The Immigration Office is also competent for registering subsequent applications i.e. the asylum seeker’s declaration on new elements and the reasons why he or she could not invoke them earlier, and transmit the claim “without delay” to the CGRS. It can often take some time before these files are transmitted to the CGRS. These files are not considered a priority for the Immigration Office, which prioritises Dublin files.
After the application is transmitted, the CGRS first decides on the Admissibility of the claim by determining whether there are new elements which significantly add to the likelihood of the applicant qualifies as a beneficiary of international protection. The claim is deemed admissible because the previous application was terminated based on implicit withdrawal.
The CGRS should take this decision within 10 working days after receiving the application from the Immigration Office. If the person is in detention, this decision should be taken within 2 working days. If the CGRS declares the application admissible, it examines the merits under the Accelerated Procedure. The final decision should be made within 15 working days. In the past years, significant delays in these procedures were noted in practice. The CGRS indicates it cannot decide within this strict legal deadline but stresses that treating subsequent applications is a priority.
If the subsequent application is dismissed as inadmissible, the CGRS should determine whether the applicant’s removal would lead to direct or indirect refoulement. Recent case law of the CALL concerning Afghan applicants confirmed this.
Evaluating new elements is strictly applied in practice according to multiple actors and lawyers.
An appeal to the CALL against an inadmissibility decision should be made within 10 days, or 5 days when the applicant is in detention. The appeal has an automatic suspensive effect, except where:
- The CGRS deems that there is no risk of direct or indirect refoulement; and
- The application is either (i) a second application within one year from the final decision on the previous application and made from detention or (ii) a third or further application.
Legal assistance is arranged in exactly the same way as concerning first asylum applications. However, in practice, some asylum seekers or lawyers have experienced difficulties obtaining “pro-Deo” assignments because the Bureau for legal assistance requires them to provide proof of the existence of new elements in advance.
An applicant does not have a right to remain on the territory even before the CGRS pronounces itself on admissibility in cases where:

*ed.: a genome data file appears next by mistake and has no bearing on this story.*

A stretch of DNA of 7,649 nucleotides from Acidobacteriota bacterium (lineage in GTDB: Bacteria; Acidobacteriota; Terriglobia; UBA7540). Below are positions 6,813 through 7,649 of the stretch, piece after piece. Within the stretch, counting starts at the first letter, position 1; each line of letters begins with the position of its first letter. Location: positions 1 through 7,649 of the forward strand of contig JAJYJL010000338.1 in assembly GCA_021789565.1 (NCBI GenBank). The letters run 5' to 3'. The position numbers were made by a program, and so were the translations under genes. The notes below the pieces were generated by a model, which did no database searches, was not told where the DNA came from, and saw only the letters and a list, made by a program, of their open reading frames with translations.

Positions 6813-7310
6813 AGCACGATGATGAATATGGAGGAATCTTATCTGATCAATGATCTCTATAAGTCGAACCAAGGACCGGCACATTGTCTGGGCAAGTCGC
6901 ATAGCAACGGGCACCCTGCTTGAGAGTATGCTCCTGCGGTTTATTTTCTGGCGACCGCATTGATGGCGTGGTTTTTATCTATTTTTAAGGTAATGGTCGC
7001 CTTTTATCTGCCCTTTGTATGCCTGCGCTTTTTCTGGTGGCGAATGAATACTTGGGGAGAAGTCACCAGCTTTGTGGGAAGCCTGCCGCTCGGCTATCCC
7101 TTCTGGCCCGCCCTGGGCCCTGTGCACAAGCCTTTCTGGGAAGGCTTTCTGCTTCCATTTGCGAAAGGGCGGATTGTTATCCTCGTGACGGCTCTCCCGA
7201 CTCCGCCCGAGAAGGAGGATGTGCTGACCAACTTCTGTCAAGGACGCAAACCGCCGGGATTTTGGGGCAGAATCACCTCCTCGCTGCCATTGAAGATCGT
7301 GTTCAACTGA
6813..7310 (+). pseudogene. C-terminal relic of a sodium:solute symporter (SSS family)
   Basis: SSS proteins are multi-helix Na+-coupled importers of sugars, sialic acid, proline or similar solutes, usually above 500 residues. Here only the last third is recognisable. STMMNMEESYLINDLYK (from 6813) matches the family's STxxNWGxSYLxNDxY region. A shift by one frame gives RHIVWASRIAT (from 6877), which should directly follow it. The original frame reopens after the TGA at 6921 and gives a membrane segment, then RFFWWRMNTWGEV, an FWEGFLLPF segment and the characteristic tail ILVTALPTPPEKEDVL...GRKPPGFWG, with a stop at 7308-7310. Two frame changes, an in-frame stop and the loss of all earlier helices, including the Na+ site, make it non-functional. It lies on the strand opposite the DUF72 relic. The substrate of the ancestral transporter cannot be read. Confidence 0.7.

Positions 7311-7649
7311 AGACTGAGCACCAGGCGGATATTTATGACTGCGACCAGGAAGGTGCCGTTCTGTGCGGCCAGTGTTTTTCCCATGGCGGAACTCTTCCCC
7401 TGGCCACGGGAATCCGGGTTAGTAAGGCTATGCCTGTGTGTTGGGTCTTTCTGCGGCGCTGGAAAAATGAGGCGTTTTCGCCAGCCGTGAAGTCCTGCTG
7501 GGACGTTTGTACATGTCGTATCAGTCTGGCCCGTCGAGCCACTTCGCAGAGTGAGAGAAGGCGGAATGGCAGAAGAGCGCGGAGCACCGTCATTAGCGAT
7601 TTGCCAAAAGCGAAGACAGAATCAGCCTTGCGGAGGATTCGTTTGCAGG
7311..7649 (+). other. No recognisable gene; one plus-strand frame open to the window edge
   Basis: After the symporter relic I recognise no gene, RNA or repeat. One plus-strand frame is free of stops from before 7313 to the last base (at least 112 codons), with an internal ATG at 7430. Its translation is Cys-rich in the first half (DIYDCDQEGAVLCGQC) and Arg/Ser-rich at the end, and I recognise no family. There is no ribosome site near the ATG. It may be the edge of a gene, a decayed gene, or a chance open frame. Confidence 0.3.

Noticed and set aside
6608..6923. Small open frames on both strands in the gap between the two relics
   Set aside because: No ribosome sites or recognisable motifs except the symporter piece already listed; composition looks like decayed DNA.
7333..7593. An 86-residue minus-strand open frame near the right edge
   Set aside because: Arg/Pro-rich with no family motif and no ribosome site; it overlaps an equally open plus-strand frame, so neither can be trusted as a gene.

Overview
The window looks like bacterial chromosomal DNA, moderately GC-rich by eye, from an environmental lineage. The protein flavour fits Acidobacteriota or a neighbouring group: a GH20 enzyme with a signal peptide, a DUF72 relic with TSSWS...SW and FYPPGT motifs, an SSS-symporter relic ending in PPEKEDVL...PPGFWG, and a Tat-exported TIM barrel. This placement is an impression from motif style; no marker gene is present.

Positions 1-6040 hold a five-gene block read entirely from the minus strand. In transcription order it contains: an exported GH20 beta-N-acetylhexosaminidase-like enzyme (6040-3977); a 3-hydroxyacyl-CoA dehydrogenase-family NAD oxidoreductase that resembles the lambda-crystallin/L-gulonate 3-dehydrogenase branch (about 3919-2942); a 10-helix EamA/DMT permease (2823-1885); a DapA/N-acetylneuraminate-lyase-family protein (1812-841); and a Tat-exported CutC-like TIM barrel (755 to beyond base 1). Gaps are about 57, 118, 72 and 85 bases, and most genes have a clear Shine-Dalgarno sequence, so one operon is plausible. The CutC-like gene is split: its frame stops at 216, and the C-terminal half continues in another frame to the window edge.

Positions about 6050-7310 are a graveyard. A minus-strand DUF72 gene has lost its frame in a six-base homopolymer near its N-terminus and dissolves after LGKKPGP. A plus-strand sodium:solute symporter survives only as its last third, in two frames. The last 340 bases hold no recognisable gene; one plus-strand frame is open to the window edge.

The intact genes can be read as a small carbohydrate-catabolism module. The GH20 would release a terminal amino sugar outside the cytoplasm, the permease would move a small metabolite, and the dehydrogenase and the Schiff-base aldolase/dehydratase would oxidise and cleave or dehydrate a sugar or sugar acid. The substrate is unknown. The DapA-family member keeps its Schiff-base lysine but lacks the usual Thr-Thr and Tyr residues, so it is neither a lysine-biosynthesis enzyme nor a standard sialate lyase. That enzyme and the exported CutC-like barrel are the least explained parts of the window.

- The application is a third application; and
- The applicant remains without interruption in detention since his or her second application; and
- The CGRS has decided in the previous procedure concerning the second application that removal would not amount to direct or indirect refoulement.
In principle, all applicants for international protection, including subsequent applicants, have the right to access reception conditions during the examination of their case. However, the Reception Act allows the possibility to refuse reception to subsequent applicants until their asylum application is deemed admissible by the CGRS. Although the Reception Act explicitly states that decisions which limit or withdraw the right to reception should be in line with the principle of proportionality, individually motivated and based on the particular situation of the person concerned, Fedasil almost systematically refuses to assign a reception place to subsequent applicants until their asylum application is declared admissible by the CGRS (see Right to reception: subsequent applications).
A total of 4,652 applicants lodged subsequent applications in 2022:
|Subsequent applicants by 5 main countries of origin: 2022|
Source: CGRS, Asylum Statistics 2022.
 Article 51/8 Aliens Act.
 Myria, Contact meeting of 21 November 2018, availabe in Dutch at: https://bit.ly/2Rf4Sjo, para 26.
 Article 51/8 Aliens Act.
 Ibid, citing Article 57/6/5(1)-(5) Aliens Act.
 Article 57/6(3) Aliens Act.
 Article 57/6/1(1) Aliens Act.
 Myria, Contact meeting 19 September 2018, available in Dutch at: https://bit.ly/2MvKKc8, para 11.
 Article 57/6/2(2) Aliens Act.
 Article 39/57 Aliens Act.
 Article 39/70 Aliens Act.
 Article 57/6/2(3) Aliens Act.